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We Are Flying Solo

February 27, 2012

It Was A Dark And Windy Night

Well, actually it was a chilly and windy day, but close enough.  I'm short on time, but I'm going to give the rundown of our very, hmm, interesting horse trial on Saturday.

There were some time hiccups and some OMG, the XC course is 47 miles from my trailer and I only have an hour before dressage moments.  But it was the first time this HT has been run, so one expects some speed bumps until the process gets sorted out.  I tried to take deep breaths and everything worked out fine in the end.

Since the HT was situated at a farm where we regularly XC school, I had not bothered to read the direction on the bottom of the omnibus listing.  After all, I've been there heaps of times.  You smell an ominus turn coming in this story, can't you?

Oh yes, I get there, driveway is blocked and sign says go around to the back.  Which means turning the trailer around and going back to a different road and it's a few miles around.  I finally find the correct entrance and it felt so familiar....oh, because we are parking on the Moss Foundation, a massive property where lifehighway and I have ridden many times, as it is managed for longleaf pine habitat and trail riding.  So the XC course IS actually about 47 miles from my trailer.

Uh oh.

I had an hour and a half before my dressage time, so I hiked as quickly as humanly possible to do my course walk.  I was lucky enough to have bribed asked a friend to come help and I must say to her THANK YOU, CINDY, I COULD NOT HAVE DONE IT WITHOUT YOU

I left the trailer at 9:30, leaving her in charge of Encore and told her I planned to be back by 10:00.  At 10:00 I was on jump four of my XC course and I called her and said if I'm not back by 10:10, please tack up my horse.  I actually arrived sweatily (it was hilly!) back to the trailer at 10:20.  My dressage ride time was 10:43 and I still had to put on boots, helmet, gloves, spurs and GET to the dressage ring, which was only 20 miles away, instead of 47.  I was on my horse by 10:32 and I took off at a trot, reins in one hand and eating a Powerbar with the other.  Keep in mind, it was 50 degrees with 15 mph winds.

In brief, we arrived, steward said ring was running 20 minutes late.  After I restrained my from leaping off my horse and hugging her, we warmed up.  Encore was good, I got him round and reaching for the bit and as  supple as I could get in that situation.  My plan was to only walk and trot in warmup so he would not be anticipating the canter in the test.

This was not us.
That was a horrible plan.

He went in the ring and decided to go the confused llama route.  He did not understand the little white chain that made the arena in the grass and he did not understand what his job was supposed to be because it didn't look right.  I think had we been in the other arena (covered with footing) he would have been much better.  At best I would describe the test as....apocalyptic.  You know you're good when you (eventually) halt in the general vicinity of the required location and you salute, then look up to the judge cracking up laughing.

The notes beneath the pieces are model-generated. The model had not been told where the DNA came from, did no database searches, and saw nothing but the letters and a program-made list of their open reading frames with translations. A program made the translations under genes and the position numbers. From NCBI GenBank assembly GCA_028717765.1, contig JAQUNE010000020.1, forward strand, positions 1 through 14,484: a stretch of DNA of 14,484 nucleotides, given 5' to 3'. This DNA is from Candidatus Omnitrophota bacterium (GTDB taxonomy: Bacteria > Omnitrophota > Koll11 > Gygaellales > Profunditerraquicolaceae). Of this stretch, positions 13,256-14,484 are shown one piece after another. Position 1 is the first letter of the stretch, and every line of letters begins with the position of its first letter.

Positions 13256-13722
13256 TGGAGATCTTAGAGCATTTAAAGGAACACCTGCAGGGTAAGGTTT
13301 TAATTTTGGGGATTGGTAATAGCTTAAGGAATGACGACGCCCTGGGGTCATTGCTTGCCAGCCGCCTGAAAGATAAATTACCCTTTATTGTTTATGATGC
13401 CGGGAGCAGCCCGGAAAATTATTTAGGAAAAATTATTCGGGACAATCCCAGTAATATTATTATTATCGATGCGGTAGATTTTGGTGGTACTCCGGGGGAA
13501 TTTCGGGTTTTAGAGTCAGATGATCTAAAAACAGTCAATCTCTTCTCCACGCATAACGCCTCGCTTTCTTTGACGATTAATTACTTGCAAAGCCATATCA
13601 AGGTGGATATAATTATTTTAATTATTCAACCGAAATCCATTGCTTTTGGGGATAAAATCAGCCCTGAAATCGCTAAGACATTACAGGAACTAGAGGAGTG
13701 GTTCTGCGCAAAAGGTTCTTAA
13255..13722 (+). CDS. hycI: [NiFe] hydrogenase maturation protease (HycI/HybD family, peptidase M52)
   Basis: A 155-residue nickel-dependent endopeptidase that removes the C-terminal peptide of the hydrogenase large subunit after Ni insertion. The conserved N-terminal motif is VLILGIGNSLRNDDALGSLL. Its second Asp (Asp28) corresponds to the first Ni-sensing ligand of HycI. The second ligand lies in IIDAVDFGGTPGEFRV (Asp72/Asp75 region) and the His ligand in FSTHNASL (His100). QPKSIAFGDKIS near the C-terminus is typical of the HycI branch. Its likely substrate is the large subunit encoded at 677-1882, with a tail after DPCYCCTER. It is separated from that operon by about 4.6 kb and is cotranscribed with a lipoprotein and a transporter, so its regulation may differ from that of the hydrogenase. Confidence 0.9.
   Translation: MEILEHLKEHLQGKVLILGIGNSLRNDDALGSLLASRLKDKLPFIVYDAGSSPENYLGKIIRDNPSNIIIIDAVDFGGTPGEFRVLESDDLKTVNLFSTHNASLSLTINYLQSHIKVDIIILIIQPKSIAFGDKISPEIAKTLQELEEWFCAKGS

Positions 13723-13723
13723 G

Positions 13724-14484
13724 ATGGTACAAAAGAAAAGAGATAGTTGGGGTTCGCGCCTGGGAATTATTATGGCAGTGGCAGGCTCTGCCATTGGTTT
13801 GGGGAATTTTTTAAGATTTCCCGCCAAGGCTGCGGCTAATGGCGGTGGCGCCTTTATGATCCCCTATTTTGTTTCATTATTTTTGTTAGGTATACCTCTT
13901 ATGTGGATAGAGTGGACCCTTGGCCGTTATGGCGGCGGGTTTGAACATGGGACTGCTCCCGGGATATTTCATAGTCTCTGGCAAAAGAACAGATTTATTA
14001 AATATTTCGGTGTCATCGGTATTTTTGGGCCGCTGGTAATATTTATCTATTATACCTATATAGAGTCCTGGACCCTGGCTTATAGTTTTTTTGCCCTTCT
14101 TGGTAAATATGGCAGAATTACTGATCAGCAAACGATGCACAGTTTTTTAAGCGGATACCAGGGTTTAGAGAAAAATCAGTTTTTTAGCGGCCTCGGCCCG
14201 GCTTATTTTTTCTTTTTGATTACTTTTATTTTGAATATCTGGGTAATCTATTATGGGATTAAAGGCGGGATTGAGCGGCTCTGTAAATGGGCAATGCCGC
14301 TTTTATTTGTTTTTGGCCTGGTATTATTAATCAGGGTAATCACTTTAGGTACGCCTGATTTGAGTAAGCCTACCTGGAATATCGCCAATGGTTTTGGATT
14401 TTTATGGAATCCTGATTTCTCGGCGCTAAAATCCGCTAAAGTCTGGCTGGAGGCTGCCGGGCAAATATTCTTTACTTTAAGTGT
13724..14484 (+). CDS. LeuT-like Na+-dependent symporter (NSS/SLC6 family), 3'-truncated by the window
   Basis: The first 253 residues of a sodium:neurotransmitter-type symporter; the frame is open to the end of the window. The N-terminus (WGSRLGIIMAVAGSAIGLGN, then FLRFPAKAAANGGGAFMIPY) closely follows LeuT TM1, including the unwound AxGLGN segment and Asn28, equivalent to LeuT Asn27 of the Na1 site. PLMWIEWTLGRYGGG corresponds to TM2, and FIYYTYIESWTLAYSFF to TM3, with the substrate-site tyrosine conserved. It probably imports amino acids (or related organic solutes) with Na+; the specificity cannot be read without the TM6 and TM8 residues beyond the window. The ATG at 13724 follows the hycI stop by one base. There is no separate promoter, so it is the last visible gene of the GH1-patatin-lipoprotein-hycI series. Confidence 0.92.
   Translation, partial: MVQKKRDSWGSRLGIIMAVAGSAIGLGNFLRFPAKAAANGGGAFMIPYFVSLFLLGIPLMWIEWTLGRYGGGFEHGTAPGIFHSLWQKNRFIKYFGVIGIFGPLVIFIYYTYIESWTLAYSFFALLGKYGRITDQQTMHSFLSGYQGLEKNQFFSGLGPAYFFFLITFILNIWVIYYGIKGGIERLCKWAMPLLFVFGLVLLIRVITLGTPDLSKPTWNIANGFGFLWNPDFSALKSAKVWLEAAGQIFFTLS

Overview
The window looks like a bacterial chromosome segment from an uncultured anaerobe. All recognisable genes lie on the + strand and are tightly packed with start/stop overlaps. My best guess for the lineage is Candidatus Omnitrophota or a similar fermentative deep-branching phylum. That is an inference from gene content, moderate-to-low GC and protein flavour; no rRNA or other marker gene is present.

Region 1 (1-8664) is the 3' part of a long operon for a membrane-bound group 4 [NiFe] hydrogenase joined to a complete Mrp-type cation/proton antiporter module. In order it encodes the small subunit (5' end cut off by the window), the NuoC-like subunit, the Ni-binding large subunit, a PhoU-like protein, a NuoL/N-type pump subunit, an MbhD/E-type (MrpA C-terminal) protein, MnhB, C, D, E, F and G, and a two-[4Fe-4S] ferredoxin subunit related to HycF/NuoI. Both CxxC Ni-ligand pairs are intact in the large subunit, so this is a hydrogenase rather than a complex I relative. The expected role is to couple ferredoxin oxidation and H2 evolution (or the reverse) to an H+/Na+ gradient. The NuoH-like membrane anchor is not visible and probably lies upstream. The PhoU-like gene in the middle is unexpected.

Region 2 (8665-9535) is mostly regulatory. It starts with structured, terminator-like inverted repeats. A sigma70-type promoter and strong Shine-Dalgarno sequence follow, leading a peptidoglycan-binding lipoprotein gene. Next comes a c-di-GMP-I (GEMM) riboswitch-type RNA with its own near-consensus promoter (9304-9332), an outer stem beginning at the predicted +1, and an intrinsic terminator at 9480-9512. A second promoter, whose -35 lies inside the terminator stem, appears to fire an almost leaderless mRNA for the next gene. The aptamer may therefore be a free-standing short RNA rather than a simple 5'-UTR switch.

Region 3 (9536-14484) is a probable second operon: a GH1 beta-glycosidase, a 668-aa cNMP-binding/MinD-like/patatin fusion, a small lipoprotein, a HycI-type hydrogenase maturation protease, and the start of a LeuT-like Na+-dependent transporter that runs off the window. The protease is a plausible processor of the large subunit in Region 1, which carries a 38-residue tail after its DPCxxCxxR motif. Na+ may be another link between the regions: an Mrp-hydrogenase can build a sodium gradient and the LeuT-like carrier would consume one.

Oh well, I patted him and told him, good try, buddy, but not quite what we were looking for.

Next time, there will be much cantering in warmup to take that edge off!  Note: find a place with a grass dressage arena with chains to practice.

I didn't worry -- I was at the HT primarily for jumping mileage for Encore, so I was satisfied he stayed in the ring and we were on course (approximately).

We then ripped off tack, threw on jumping gear (XC gear too, they were back to back) and Cindy was literally stuffing Powerbar in my mouth as I was buckling my bridle.  Show jumping warmup was small and crowded but Encore warmed up well again, although that wind had him ready to GO!  But he listened when I said whoa and jumped well, so that was good enough.  Result:

You can't really tell, but I am about half in control and Encore is going at a great pace...for Prelim.  I really thought we had that brush box, even though my steering was a wee bit off.  He made it TO the takeoff spot, then did this amazing tango twist around the standard.  We were so close to the jump, I saw top of standard about a foot from my face.  I almost lost it; if my saddle had been slippery, I would have been a goner.  But this situation is why I REQUIRE horses I ride learn the one-rein stop.  Encore's only thought was RUN LIKE THE WIND, AHHHHH!!!!!  I had no stirrups and just kept my body centered and pulled his head right around.  The key was not to rush now, I needed his brain back.  I got my stirrups back, took my time, walked calmly to the edge and resumed our course.

It was then straight to cross country from there.  The course would be a bit of a new challenge.  Designed by Gina Fiore, when I walked it, I felt it the BN course was really a Novice course with some smaller logs thrown in.  There were some challenging questions and use of terrain and I felt fortunate that we had jumped many of the complex jumps before (and my horse remembered).

Want to ride it?  5...4...3...2...1...Have a great ride. 

The circle mid-course where we slowed down was where Encore took a flying leap of the house and I had NO brakes anymore (someone is going to meet Mr. Elevator bit for jumping at competitions, we must balance, my dear).  The next line was a hard right turn and down a steep hill to a suspended log and then a hard 90-degree turn to a bank line.  It was not going to happen at Mach 10 on the forehand without a chance of killing us both.  I pulled his head hard around uphill and he quickly broke to trot.  I said, honey, I need your brain back.  We then went downhill at the trot, picked up a much more balanced canter in front of the log, and pulled off a beautiful turn to our bank.

The last three or so years of eventing have taught me, forget the clock, when you lose your horse's brain, you will get in trouble in a big hurry.  Stop everything you are doing and get him back.  You may get a few penalty points, but they are very low and continuing in a crazed fashion will only end with someone getting hurt.  It is critical in this sport to think on your feet and make quick decisions no matter where you are.  It just good safety practice and good horsemanship -- your horse learns nothing bolting around unbalanced, every moment you are on his back, you are teaching him something, even if you don't mean to.